Payment services firm PayPal (PYPL) - Get Report said on Tuesday that it will soon allow its U.S. users to instantly transfer money to their bank accounts through eligible debit cards linked to their PayPal account.

PayPal expects funds to be available in a person's bank account in a matter of minutes, although some may take up to 30 minutes.

The beta version of this service is currently available to select PayPal users and will be available to all U.S. PayPal users with eligible Visa (V) - Get Report or Mastercard (MA) - Get Report debit cards in the coming weeks and months.

"This new feature is another benefit to our customers that we're able to make possible through the partnerships we announced last year with Visa and Mastercard and our closer working relationship with the bank and card issuing ecosystem," PayPal COO Bill Ready said.  

Shares of PayPal were moving lower during midday trading on Tuesday. 

What's Hot On TheStreet

Amazon has some work to do with Whole Foods: Organic grocer Whole Foods (WFM) needs Amazon's (AMZN) - Get Report tech know-how, and it needs it very quickly to slash prices.

TheStreet's Lindsay Rittenhousewent shopping online at Ohio stores to see how Whole Foods stacked up against Walmart Stores Inc. (WMT) - Get Report and rival grocer Kroger (KR) - Get Report . While the results may not be shocking, they show just how much Amazon will have to cut for Whole Foods to be on equal footing with some of its competitors.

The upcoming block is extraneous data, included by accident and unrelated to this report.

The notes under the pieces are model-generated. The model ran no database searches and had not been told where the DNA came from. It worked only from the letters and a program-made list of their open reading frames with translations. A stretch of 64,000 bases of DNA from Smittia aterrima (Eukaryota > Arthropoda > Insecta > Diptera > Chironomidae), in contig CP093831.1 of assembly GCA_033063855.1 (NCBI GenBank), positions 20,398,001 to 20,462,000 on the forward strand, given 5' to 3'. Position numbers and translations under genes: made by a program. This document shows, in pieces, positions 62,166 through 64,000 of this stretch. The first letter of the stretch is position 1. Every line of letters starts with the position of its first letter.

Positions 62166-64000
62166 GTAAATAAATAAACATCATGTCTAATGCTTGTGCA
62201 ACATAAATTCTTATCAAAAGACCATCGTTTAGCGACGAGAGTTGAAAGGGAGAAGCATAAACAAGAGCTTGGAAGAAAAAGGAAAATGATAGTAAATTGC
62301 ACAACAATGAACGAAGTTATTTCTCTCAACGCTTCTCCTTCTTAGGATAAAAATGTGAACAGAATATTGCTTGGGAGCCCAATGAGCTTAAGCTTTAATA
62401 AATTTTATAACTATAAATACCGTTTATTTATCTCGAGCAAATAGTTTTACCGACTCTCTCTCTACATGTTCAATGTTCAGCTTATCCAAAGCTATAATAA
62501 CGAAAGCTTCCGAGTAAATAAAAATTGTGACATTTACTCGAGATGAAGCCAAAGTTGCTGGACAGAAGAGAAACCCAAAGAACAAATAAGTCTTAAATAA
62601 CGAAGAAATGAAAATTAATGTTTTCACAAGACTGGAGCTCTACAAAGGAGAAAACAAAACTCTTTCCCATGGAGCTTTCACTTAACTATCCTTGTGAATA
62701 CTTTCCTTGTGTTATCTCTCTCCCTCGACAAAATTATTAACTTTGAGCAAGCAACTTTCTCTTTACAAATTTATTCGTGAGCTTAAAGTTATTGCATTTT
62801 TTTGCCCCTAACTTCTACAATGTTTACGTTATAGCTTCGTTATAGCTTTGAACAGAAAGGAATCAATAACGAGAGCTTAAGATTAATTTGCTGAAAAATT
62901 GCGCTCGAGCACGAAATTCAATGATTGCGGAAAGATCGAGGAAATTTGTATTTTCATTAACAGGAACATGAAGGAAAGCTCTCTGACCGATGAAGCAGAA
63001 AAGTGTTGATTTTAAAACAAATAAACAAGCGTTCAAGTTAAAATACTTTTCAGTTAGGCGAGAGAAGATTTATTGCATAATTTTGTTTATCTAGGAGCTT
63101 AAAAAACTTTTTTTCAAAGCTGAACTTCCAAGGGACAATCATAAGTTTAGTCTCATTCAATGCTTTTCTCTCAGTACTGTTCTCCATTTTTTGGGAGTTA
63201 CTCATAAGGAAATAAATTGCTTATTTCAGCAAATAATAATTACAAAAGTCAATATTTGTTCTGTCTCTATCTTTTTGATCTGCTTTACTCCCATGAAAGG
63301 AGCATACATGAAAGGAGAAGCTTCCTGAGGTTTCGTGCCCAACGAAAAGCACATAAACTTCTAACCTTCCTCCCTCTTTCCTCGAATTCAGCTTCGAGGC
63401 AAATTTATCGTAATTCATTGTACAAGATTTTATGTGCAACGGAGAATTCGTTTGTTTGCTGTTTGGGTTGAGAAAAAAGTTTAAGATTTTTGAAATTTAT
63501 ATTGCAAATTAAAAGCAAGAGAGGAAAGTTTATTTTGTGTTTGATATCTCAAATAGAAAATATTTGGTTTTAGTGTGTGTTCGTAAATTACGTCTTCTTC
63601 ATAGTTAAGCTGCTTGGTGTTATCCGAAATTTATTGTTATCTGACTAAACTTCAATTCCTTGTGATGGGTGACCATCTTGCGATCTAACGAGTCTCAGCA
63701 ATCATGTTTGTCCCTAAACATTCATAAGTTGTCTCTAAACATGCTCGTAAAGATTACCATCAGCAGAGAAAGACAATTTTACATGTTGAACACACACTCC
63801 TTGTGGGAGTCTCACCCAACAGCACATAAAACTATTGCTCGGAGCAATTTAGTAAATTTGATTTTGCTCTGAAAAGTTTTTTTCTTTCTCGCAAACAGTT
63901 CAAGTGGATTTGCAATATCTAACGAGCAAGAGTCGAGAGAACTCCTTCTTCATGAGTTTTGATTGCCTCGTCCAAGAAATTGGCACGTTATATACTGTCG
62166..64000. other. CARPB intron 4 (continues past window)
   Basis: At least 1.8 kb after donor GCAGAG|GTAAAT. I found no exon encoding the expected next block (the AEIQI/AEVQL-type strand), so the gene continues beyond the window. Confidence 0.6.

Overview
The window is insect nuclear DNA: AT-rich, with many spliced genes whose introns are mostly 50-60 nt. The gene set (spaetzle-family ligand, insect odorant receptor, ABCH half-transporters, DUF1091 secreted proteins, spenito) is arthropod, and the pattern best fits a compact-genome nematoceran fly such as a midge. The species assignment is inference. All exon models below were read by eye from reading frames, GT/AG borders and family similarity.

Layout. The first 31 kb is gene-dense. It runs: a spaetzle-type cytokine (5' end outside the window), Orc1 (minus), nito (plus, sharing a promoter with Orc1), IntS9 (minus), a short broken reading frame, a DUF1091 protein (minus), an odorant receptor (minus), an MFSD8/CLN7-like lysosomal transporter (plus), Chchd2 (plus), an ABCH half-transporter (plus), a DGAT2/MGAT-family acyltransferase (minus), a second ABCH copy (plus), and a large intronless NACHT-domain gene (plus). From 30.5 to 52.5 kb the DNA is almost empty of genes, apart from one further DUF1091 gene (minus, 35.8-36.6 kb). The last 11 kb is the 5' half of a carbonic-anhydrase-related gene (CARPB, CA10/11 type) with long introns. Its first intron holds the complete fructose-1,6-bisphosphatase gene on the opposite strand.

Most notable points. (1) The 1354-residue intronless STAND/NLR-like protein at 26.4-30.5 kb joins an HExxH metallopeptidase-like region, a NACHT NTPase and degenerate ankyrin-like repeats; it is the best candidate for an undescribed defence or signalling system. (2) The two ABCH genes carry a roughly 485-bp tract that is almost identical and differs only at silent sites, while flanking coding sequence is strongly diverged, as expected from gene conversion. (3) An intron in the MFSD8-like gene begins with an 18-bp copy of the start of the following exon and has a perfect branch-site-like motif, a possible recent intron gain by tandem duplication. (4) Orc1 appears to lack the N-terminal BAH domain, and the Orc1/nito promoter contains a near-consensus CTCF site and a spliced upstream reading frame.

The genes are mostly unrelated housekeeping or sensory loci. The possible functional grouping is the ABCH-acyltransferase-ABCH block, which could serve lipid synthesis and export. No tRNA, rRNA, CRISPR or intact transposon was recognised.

The cost of eight everyday food items at Whole Foods, TheStreet found, were nearly double those of the ones at Walmart, but Kroger undercut them both. Whole Foods' basket cost $38.29; Walmart's, $19.86; and Kroger's, $16.58.

With data as shocking as this, it's no wonder Whole Foods founder John Mackey is in love with Amazon.

Tesla's stock is out of control: Tesla Inc. (TSLA) - Get Report shares are expected to have a strong session amid reports Elon Musk's electric car baby may open a new production facility in China. Such a move would avoid tariffs in the world's second-largest economy, but risk the ire of U.S. President Donald Trump's "buy American, hire American" industrial policy, TheStreet's Martin Baccardax reports.

Tesla's market cap is now more than $60 billion and climbing, despite the company continuing to lose money. Ford's (F) - Get Report market clocks in at $44.7 billion, while General Motors (GM) - Get Report stands at $51.9 billion.

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